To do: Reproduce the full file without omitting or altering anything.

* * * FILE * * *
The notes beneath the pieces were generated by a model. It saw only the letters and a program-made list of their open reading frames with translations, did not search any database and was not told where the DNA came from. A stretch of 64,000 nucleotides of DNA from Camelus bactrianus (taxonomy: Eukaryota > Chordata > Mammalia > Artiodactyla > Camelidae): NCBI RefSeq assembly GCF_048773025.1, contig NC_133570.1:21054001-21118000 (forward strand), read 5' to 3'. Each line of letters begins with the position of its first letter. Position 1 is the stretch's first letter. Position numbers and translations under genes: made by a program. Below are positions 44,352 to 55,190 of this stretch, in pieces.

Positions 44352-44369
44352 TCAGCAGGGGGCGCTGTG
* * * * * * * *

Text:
The notes beneath the pieces were generated by a model. It saw only the letters and a program-made list of their open reading frames with translations, did not search any database and was not told where the DNA came from. A stretch of 64,000 nucleotides of DNA from Camelus bactrianus (taxonomy: Eukaryota > Chordata > Mammalia > Artiodactyla > Camelidae): NCBI RefSeq assembly GCF_048773025.1, contig NC_133570.1:21054001-21118000 (forward strand), read 5' to 3'. Each line of letters begins with the position of its first letter. Position 1 is the stretch's first letter. Position numbers and translations under genes: made by a program. Below are positions 44,352 to 55,190 of this stretch, in pieces.

Positions 44352-44369
44352 TCAGCAGGGGGCGCTGTG